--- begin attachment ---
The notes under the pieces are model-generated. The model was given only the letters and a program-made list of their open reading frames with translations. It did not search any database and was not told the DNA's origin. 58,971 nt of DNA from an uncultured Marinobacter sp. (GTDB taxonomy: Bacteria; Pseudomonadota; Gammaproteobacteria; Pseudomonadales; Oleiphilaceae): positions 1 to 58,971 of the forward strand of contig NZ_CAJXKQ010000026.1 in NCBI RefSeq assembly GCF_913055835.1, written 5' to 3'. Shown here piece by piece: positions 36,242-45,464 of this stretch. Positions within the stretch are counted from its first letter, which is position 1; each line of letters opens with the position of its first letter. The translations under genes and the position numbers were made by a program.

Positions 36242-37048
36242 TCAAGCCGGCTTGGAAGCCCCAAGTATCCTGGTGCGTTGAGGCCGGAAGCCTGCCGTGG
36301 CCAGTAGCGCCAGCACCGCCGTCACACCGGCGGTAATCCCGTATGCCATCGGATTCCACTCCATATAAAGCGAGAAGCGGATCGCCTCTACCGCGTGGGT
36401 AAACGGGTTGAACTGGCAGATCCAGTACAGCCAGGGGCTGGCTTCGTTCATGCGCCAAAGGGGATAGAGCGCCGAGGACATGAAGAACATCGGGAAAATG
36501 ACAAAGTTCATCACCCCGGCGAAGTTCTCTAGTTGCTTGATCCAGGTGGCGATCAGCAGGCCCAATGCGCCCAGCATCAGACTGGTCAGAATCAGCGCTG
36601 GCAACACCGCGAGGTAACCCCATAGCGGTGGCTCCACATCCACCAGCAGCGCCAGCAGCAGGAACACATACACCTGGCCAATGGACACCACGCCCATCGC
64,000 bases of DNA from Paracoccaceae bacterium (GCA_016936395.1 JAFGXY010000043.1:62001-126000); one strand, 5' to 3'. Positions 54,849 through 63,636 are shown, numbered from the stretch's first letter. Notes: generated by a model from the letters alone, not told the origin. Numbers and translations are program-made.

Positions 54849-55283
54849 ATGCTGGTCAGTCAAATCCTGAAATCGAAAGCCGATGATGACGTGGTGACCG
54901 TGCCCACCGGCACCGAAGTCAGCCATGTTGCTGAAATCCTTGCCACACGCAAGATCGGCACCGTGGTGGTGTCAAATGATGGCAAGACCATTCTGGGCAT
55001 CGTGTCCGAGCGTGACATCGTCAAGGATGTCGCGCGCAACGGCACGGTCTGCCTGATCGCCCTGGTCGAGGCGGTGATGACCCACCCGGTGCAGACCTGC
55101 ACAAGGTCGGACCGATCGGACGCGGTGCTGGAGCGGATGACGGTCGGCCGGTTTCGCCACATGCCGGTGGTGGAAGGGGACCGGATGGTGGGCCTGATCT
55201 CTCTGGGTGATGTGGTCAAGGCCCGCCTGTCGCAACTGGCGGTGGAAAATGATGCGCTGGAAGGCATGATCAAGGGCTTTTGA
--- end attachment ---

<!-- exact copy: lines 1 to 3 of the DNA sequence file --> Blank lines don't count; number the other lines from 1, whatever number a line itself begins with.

The notes under the pieces are model-generated. The model was given only the letters and a program-made list of their open reading frames with translations. It did not search any database and was not told the DNA's origin. 58,971 nt of DNA from an uncultured Marinobacter sp. (GTDB taxonomy: Bacteria; Pseudomonadota; Gammaproteobacteria; Pseudomonadales; Oleiphilaceae): positions 1 to 58,971 of the forward strand of contig NZ_CAJXKQ010000026.1 in NCBI RefSeq assembly GCF_913055835.1, written 5' to 3'. Shown here piece by piece: positions 36,242-45,464 of this stretch. Positions within the stretch are counted from its first letter, which is position 1; each line of letters opens with the position of its first letter. The translations under genes and the position numbers were made by a program.

Positions 36242-37048
36242 TCAAGCCGGCTTGGAAGCCCCAAGTATCCTGGTGCGTTGAGGCCGGAAGCCTGCCGTGG